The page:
One of the best deadlift variations is the pause deadlift. It is the single most effective exercise to build a stronger bottom position and emphasize driving off the floor from the legs first. The pause deadlift is a staple in all of my athletes’ training.
How do you perform pause deadliftS? The pause deadlift is set up exactly the same as the deadlift, except you will pause for 2-seconds somewhere between the floor and knee. The bar needs to be motionless throughout the pause without dropping down again when driving to standing. The goal is to pull explosively from the pause, and not compromise technique or proper positioning throughout the process.
In this article, I’ll explain the step-by-step technique for performing the perfect pause deadlift, the benefits you’ll get by doing it, the muscles worked, and more.
Pause Deadlift Technique
The pause deadlift is simply a regular deadlift with a pause somewhere between the floor and knee.
Even though this might seem like a small difference, the impacts of a pause while deadlifting can change the empahsis of the movement drastically. Furthermore, implementing an effective pause can be difficult if you don’t understand the mechanics of how the ‘bottom-end’ position should look like.
Here are some technique tips for implementing the perfect pause deadlift:
1. The pause should be measured when the bar is motionless
An effective pause is when the barbell is motionless, which should last for 2-seconds.
A major fault is when lifters start counting the pause when the barbell is still traveling upward. This looks like the barbell slowing down, but not stopping entirely. This would be considered ‘cheating the method’ and should be avoided.
2. The pause should be implemented somewhere between the floor and knee
One of the common questions about the paused deadlift is where should you pause within the range of motion.
The exact place is going to differ on an individual basis, but for most people, the pause will be implemented somewhere between the floor and knee. Typically, you’ll pause wherever you have a sticking point, which is where you either feel the weakest or fail under maximal loads.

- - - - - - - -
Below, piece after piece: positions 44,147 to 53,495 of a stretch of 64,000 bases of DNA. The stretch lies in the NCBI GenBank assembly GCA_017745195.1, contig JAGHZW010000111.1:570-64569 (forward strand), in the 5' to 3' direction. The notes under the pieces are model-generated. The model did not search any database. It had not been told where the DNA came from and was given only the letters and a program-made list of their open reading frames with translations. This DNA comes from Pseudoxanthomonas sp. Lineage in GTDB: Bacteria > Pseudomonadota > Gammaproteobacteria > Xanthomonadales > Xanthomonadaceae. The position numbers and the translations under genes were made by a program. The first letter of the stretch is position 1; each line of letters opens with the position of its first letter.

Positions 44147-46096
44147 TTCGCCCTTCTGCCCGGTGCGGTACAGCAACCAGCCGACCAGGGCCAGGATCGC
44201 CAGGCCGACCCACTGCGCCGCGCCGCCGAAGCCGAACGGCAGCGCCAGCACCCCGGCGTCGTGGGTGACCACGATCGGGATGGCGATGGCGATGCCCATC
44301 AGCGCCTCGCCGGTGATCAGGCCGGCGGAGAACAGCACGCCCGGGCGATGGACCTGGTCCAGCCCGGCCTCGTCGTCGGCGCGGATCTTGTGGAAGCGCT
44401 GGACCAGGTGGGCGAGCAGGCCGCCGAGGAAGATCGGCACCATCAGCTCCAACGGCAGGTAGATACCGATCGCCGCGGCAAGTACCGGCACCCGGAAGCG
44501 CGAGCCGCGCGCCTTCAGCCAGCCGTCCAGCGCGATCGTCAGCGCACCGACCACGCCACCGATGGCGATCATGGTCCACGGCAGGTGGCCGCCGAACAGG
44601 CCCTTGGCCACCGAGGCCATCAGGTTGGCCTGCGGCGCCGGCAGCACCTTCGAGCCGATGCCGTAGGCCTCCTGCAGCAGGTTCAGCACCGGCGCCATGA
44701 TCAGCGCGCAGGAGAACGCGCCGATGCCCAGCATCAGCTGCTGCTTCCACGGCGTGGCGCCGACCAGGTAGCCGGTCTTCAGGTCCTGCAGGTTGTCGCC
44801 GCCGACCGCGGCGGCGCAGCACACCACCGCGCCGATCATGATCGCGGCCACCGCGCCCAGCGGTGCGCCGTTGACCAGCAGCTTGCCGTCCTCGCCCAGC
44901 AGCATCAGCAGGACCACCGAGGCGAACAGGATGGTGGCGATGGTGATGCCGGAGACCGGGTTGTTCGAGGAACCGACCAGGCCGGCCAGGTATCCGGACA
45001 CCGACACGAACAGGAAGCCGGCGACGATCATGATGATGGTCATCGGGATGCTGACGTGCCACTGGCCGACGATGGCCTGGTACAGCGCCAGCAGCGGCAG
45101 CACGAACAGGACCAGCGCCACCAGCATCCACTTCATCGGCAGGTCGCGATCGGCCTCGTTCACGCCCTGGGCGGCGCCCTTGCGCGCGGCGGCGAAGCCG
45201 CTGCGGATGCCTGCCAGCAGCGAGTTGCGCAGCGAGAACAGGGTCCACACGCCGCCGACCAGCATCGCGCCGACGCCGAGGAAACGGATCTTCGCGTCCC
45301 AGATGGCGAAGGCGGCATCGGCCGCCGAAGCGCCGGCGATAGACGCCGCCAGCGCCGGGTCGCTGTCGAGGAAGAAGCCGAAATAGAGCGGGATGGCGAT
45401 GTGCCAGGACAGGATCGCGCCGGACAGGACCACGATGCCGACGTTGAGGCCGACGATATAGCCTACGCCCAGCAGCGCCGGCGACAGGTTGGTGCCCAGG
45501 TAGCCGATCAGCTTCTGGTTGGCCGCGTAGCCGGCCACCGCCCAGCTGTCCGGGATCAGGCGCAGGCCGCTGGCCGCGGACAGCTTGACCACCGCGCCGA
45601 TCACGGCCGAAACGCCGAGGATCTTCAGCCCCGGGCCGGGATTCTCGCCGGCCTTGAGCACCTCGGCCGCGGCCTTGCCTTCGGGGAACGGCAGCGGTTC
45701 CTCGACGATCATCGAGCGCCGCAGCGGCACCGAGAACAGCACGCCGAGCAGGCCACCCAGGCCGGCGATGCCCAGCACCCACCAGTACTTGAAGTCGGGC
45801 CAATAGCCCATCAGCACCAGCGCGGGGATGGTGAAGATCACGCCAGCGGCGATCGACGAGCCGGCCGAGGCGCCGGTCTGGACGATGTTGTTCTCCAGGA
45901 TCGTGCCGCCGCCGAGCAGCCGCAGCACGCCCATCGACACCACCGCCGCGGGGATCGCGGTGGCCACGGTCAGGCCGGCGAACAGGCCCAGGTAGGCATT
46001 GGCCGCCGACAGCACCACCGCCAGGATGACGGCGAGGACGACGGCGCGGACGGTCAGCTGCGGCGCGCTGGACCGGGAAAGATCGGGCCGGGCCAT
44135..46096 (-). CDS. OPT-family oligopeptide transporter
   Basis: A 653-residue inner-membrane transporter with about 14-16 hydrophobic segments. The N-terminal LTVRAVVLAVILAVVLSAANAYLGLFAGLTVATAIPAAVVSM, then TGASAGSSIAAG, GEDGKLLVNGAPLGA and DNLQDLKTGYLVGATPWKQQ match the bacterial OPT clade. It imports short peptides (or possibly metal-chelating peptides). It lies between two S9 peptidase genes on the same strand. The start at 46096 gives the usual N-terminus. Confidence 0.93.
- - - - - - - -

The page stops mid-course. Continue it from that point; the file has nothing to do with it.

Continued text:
If you struggle to break contact with the floor, then you should bring the bar up about 1-2 inches and then pause in that position. Alternatively, if you struggle to bring the bar into the lock-out position, then you should pause either just below the knee or at the knee.
Very few lifters will pause the deadlift above the knee because there are other deadlifting variations to improve the lockout that are more effective.
3. The bar should remain on your shins
One of the key positions in the deadlift is to keep the barbell as close to your body (shins and thighs) as possible while executing the movement.
Having the barbell stay on your body is primarily controlled by the strength and tension in your lats. If your lats are not engaged, then it’s much easier for the barbell to drift away from the body. When this happens, the load will pull you forward, and it will require a lot more strength and energy to keep your balance.
Since the paused deadlift creates more time under tension in the bottom position, your lats will need to work harder to maintain the bar on your shins. If you find the bar drifting away from the body as you cycle through reps, then it might be a sign that your lats need to get stronger.
4. Focus on the position of your torso and shoulders
When implementing the paused deadlift, your torso and shoulders should keep a very similar angle related to the barbell compared with your start position.
In the start position for a regular deadlift, your shoulders should be slightly in front of the barbell, with your torso about 45-degrees to the floor.
Some lifters might have their shoulders more or less in front of the barbell, and their torso angle more or less horizontal to the floor in their start position. But, the key aspect is that when you implement a pause these angles shouldn’t change all too much. This is especially true if you are choosing to pause just off the floor.
A common fault for some lifters who struggle off the floor is their hips will rise too fast out of the bottom position. In other words, their hips travel faster than the barbell, and their torso becomes more parallel to the floor as they initiate the movement. This is something you want to avoid when pause deadlifting.
5. Cue yourself to ‘drive from the legs’ first
In order to maintain the position of your torso and shoulders, you want to cue yourself to drive from the legs first.